FEATURE

In Memoriam: George O. Waring III, MD
George Waring III, MD

George Waring Remembered


Emory Eye Center Professor Emeritus George O. Waring III, MD, died January 27 as a result of a recent stroke. A cornea and refractive specialist, he served from 1979 to 2004 as Professor of Ophthalmology at Emory, moving into private practice following his academic career. Prior to joining Emory, he taught at the University of California, Davis, beginning in 1974. He completed medical school at Baylor College of Medicine in 1967, followed by ophthalmology residency and cornea fellowship at Wills Eye Hospital.

Waring amassed many accolades and honors during his career. He had more than 30 years of experience in refractive (vision correction) surgery alone, in addition to his longtime practice of corneal and cataract surgery. Overall, he practiced medicine for some 48 years. While at Emory, Dr. Waring spearheaded one of the first U.S. multicenter clinical trials in refractive surgery, the PERK study for Radial Keratotomy, and he received the first FDA approval for LASIK in the mid-1990s, a feat that has enabled many to receive vision correction surgery in this country.

Among Waring’s honors were an NIH Health Fogarty International Scholars Award (1992) that facilitated his research of laser corneal surgery in Paris. From 1993-95 he served as chair of ophthalmology and research director at Al-Magrabi Eye Hospital in Jeddah, Saudi Arabia.

At Emory, he co-founded the independently owned Emory Vision Correction Center, from 1994 to 2004, where he and fellow cornea experts Doyle Stulting, MD, PhD, and Keith Thompson, MD, practiced refractive surgery. He was editor of the Journal of Refractive Surgery from 1989-2010, published more than 500 articles, two textbooks and received numerous awards from the American Academy of Ophthalmology and the International Society of Refractive Surgery, including its Lifetime Achievement Award. He was a frequent speaker throughout the world and appeared as an expert on NBC’s “Nightline,” PBS’s “McNeil/Lehrer News Hour,” ABC’s “20/20” and “Good Morning America,” and CNN.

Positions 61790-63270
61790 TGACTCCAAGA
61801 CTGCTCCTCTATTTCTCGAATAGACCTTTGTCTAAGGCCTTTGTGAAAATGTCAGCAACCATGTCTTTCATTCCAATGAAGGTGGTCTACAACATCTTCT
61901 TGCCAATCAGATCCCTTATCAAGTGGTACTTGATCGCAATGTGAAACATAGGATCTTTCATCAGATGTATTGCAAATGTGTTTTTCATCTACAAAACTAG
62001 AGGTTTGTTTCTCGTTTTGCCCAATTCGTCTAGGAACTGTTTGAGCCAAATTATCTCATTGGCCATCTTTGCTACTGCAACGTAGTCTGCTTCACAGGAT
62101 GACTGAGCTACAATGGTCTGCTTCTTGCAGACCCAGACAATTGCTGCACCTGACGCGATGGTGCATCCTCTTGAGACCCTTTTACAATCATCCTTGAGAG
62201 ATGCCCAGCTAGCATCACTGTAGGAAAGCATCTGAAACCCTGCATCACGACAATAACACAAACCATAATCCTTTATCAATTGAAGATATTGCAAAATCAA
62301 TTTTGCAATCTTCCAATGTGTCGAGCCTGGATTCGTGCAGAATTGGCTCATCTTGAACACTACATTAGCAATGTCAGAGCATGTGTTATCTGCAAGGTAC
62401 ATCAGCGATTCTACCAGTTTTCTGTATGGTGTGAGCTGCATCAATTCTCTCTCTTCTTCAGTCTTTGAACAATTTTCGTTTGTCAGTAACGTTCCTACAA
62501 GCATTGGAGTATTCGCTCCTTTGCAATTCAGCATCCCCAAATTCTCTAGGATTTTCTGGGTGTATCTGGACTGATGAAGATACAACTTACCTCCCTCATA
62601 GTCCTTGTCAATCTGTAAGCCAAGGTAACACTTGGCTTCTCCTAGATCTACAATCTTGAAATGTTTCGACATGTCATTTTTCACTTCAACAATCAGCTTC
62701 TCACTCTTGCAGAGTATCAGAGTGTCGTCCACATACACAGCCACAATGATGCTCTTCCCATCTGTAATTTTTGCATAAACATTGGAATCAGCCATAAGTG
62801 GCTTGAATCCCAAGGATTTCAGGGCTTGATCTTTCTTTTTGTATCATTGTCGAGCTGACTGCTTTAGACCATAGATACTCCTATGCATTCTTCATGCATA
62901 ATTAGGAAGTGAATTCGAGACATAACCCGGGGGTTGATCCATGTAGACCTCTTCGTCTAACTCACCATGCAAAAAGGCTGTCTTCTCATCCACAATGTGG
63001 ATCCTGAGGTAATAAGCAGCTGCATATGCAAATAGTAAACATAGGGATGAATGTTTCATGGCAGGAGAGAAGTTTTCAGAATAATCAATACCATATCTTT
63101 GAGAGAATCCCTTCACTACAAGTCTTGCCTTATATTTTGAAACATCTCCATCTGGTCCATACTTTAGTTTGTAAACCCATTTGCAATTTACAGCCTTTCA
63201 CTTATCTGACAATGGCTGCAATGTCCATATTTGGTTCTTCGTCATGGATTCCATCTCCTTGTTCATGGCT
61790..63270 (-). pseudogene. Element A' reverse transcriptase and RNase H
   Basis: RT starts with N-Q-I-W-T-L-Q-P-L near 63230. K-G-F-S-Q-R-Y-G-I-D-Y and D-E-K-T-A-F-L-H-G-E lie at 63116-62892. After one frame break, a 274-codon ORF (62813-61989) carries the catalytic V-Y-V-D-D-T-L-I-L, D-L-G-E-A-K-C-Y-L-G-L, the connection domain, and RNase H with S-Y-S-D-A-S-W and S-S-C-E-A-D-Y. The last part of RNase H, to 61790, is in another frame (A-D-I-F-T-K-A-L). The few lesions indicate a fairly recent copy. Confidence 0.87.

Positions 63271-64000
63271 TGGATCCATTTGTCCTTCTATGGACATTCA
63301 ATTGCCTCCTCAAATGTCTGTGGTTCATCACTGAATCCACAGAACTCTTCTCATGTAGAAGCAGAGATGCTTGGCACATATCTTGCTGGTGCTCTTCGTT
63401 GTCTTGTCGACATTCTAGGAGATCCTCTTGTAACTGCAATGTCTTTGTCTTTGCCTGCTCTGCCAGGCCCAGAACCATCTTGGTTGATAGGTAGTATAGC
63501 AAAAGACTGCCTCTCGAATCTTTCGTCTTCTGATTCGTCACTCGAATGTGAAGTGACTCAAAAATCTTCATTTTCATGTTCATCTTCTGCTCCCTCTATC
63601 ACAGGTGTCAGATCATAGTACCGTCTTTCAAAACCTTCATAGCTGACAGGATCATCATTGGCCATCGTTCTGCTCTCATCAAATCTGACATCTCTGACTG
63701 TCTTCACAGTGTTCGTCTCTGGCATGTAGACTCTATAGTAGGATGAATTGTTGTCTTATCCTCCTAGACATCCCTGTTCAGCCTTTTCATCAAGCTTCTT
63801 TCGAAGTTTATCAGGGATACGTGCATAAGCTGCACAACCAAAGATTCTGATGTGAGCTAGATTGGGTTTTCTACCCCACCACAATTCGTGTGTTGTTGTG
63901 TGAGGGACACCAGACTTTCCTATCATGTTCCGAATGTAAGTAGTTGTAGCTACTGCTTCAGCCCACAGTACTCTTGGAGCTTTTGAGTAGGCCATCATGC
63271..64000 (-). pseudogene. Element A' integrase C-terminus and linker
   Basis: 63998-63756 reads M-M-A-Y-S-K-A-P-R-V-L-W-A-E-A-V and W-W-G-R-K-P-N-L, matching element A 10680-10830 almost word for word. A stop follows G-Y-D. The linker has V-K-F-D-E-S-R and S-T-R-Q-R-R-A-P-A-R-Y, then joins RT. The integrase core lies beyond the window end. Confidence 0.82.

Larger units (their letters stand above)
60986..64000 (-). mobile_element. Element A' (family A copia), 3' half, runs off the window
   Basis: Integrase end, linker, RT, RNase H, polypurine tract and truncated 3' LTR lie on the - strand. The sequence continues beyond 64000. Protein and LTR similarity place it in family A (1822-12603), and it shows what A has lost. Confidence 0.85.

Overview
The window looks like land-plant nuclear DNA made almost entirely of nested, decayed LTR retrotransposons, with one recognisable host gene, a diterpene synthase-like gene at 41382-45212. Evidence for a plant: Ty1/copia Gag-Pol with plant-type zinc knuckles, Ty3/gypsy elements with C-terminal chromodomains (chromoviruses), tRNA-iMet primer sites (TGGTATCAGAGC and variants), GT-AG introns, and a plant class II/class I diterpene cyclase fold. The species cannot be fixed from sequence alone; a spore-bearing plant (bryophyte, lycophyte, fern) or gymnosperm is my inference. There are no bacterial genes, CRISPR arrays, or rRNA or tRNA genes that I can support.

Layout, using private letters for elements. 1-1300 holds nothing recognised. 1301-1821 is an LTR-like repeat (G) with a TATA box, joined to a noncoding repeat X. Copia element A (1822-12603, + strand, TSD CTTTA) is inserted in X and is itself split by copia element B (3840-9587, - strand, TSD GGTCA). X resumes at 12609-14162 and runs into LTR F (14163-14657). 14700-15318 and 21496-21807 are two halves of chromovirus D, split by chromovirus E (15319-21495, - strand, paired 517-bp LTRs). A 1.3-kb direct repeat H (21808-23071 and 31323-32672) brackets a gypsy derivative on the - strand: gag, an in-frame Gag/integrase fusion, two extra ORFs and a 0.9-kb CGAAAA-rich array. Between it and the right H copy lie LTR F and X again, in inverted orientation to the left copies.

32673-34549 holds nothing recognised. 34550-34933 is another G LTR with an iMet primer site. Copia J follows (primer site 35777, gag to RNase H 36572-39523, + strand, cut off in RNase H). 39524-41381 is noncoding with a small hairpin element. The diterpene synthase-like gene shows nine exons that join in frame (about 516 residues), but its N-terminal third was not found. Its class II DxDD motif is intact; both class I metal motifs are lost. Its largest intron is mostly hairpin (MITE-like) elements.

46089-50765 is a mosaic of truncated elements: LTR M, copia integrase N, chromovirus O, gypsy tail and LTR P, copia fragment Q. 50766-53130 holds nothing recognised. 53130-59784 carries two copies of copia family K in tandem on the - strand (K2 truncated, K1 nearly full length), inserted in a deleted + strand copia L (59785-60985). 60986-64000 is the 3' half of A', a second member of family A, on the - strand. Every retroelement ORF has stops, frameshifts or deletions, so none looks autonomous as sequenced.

Waring held memberships in the American Academy of Ophthalmology, the American Ophthalmological Society, the International Society of Refractive Surgery and the International Intraocular Implant Club, among others.

“We are all deeply saddened by the loss of this remarkable and talented individual,” said Emory Eye Center Director Timothy W. Olsen. “George was a true academician with a brilliant mind and a sharp wit. He made fundamental contributions to the field of refractive surgery. To best understand Waring, one should be in a conference room, discussing a complex cornea or refractive topic and turn him loose at the white board. George’s ‘chalk-talk’ makes many of the most impressive PowerPoint presentations seem . . . well . . . unnecessary. Waring exuded positive energy in a way that I’ve witnessed in very few other individuals. People really loved George. He was intellectually honest and cared very much about his patients, friends, and family. He will be greatly missed as a Professor Emeritus at Emory.”

“George was a first a teacher, then mentor, and then a colleague, a friend, and a confidant to me,” says J. Bradley Randleman, MD, professor of ophthalmology and director of the section of Cornea, External Disease and Refractive Surgery. “He trained me in the clinical aspects of cornea, in the writing and research method, and in the editorial side of the Journal. He also supported me though personal challenges, always offering heartfelt advice. I will miss George’s friendship, his laughter, and his presence in my personal and professional endeavors.”

Waring is survived by his sons George O. Waring IV, MD (wife Karolinne Maia Rocha, MD, PhD) of Charleston, SC, and John Timothy Waring, MD of Sacramento, CA; daughter Joy Waring Harty of Atlanta; and adopted son Matthew George.

Waring was an enthusiastic worldwide traveler, an avid outdoorsman and lover of the arts. Those who were fortunate to know George Waring knew that he embraced life fully, was an incredible academician and leaves a legacy of scholarly curiosity that he passed on to his own sons as well as countless others who trained under his wise leadership.